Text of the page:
Fulbright Scholarship sends CSU professors overseas

Evolutionary Biologist Patricia Bedinger stands in the Colorado State greenhouses surrounded by blooming wild tomatoes Thursday afternoon. Next March Bedinger will be traveling to Ecuador to work in the field and study Solanum Habrochaites, a type of tomato.
Evolutionary Biologist Patricia Bedinger stands in the Colorado State greenhouses surrounded by blooming wild tomatoes Thursday afternoon. Next March Bedinger will be traveling to Ecuador to work in the field and study Solanum Habrochaites, a type of tomato.

The ability to travel, study, meet new people and have fun at the same time may seem like wishful thinking.

For Patricia Bedinger, an evolutionary biologist and CSU professor, it will all be in a day’s work when she takes a four month sabbatical to Ecuador in March 2014.

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She will be in the field studying a species of tomato, Solanum habrochaites, that scientists believe might be undergoing a rare transition into a new species.

“This is my dream, going to Ecuador and studying these wild tomatoes,” Bedinger said. “As a biologist it’s such a rich experience to see how they’re doing and interacting with their environment.”

During those four months, she will be looking at soil composition, the altitude, pollinators and different populations to see if there’s any reason a new species might be forming.

Bedinger had received a grant from the National Science Foundation and last month she got the good news that she had also received a Fulbright Scholarship to help fund the research trip.

Named for the late U.S. Sen. J William Fulbright, the Fulbright Program is run by the U.S Department of State and provides grants to students, scholars and teachers to give them a chance to exercise their skills in countries around the world.

It’s one of the most prestigious awards in academia and sends about 800 researchers and faculty members overseas each year.

In the meantime, Bedinger has been scouring Google Earth looking at the tomato’s natural environment of mountains, rivers and valleys to try to find out why this evolutionary change might be happening.

Even though Bedinger has a greenhouse with the tomatoes at CSU, she said studying with Ecuadorian scientists and observing the organism in its natural environment will be invaluable.

“I want to look at the environment and establish what populations can cross with each other,” Bedinger said.

Dan Bush, vice president for faculty affairs, said he wrote eight or nine letters of recommendation for Fulbright awards during his nine years as chair of the biology department but only two were successful.

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Besides Bedinger, CSU biology professor Greg Florant has received two Fulbright awards and is applying for a third Fulbright Specialist award.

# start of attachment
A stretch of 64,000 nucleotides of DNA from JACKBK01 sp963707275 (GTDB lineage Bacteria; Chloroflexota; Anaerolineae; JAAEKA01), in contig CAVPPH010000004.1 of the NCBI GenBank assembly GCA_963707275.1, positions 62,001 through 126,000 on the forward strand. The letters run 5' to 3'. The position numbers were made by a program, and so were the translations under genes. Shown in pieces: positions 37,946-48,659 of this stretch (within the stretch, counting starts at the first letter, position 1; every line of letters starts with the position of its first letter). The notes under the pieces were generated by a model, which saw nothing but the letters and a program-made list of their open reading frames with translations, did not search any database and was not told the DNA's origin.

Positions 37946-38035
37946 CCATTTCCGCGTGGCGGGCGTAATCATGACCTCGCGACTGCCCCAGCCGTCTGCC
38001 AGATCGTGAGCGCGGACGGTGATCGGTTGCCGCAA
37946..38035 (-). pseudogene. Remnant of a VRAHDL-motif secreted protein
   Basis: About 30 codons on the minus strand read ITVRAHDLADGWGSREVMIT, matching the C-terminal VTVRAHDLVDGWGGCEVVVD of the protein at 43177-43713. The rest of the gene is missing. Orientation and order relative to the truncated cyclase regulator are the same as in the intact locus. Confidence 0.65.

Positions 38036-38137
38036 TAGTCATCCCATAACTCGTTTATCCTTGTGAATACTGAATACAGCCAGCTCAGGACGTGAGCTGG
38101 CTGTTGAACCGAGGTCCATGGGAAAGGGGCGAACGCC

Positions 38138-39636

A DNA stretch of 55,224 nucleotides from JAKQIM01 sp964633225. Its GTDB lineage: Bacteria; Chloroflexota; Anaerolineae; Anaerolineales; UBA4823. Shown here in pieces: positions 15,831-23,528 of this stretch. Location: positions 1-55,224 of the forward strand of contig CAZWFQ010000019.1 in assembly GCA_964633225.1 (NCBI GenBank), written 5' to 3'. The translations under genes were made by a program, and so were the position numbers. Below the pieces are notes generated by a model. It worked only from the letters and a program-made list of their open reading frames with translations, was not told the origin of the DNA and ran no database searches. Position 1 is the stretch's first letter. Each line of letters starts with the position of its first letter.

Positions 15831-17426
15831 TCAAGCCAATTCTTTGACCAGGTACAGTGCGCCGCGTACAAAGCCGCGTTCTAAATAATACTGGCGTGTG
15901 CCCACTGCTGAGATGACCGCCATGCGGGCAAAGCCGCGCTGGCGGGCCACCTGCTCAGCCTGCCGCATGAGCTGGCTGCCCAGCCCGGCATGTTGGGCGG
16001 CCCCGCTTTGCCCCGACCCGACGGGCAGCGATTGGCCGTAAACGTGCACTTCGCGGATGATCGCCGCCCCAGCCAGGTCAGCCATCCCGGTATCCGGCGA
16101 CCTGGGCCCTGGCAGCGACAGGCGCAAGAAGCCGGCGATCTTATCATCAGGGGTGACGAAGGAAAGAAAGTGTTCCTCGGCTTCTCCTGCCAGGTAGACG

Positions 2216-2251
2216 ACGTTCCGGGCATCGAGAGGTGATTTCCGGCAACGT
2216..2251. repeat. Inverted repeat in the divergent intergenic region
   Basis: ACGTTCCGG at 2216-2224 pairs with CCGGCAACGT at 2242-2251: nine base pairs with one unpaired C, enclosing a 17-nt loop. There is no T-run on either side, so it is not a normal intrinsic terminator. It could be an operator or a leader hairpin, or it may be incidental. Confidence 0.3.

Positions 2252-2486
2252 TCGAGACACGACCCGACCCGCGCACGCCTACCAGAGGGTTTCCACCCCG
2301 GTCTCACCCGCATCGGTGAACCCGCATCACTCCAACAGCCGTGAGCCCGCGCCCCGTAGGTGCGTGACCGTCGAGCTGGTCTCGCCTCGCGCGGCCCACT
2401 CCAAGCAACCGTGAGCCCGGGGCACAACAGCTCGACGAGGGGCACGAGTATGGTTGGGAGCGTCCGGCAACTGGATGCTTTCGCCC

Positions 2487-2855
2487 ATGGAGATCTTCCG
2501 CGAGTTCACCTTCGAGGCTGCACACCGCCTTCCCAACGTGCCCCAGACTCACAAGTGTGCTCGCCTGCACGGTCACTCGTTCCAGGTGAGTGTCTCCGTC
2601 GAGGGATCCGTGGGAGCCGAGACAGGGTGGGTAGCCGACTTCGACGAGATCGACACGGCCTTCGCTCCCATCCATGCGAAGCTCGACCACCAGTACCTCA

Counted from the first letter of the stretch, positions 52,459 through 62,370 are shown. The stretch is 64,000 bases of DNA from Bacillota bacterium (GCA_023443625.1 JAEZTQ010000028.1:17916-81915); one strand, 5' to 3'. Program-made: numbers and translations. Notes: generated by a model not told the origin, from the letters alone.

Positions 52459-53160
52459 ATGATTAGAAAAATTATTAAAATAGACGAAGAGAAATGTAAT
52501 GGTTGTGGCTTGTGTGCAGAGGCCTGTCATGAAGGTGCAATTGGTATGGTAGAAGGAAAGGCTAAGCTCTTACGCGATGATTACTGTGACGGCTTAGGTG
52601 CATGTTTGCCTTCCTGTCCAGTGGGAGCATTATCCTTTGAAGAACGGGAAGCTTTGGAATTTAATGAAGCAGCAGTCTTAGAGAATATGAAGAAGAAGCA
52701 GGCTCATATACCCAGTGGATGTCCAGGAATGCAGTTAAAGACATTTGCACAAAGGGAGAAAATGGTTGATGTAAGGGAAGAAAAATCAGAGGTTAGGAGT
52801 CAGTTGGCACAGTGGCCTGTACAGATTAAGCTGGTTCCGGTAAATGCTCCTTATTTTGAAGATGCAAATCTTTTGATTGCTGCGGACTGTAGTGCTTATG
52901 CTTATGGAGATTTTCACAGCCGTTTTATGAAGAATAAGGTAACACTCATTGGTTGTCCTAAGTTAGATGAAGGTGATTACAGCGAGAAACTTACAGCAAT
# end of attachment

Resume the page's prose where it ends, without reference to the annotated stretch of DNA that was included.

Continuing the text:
Florant has logged quite a bit of travel miles the last year.

Last year he conducted research in Vienna, Austria on a Fulbright award. He followed that with a stint at the University of Arizona Medical School and is currently in Atlanta teaching and conducting research on a Distinguished Visiting Professorship at Georgia State University.

From investigating the changes of fatty acid composition in dormice in Austria, to studying brains of ground squirrels in Georgia, Florant’s research is focused on how animals use and store energy.

Of particular interest is the metabolism of hibernating animals. Even though these hibernators gorge themselves on food and become obese, they don’t suffer from diabetes. When they wake up from hibernation, their metabolism fires up and starts burning fat. If researchers were to find a way to replicate this process in humans –– perhaps in a pill form –– it could help solve problems like bulimia, anorexia and obesity, Florant said.

“If we can discover a way to reduce food intake and or increase energy expenditure we’d be able to help humans lose weight,” Florant said.

Florant said being able to collaborate and learn new techniques with researchers around the world benefits his students when he gets back at CSU.

Students are able to plug into those networks as they progress through academia and while at CSU can learn about cutting edge research going on around the world.

“Learning how other educators have been able to get grant support and encouraging my students to go learn techniques and bring them back to CSU is very beneficial,” Florant said.

Bedinger said Florant helped her apply for the Fulbright, and she in turn is helping a younger faculty member put in paperwork for a Fulbright.

“It means so much to get that help and to be able to help others along the way,” Bedinger said.

Senior Reporter Austin Briggs can be reached at news@collegian.com.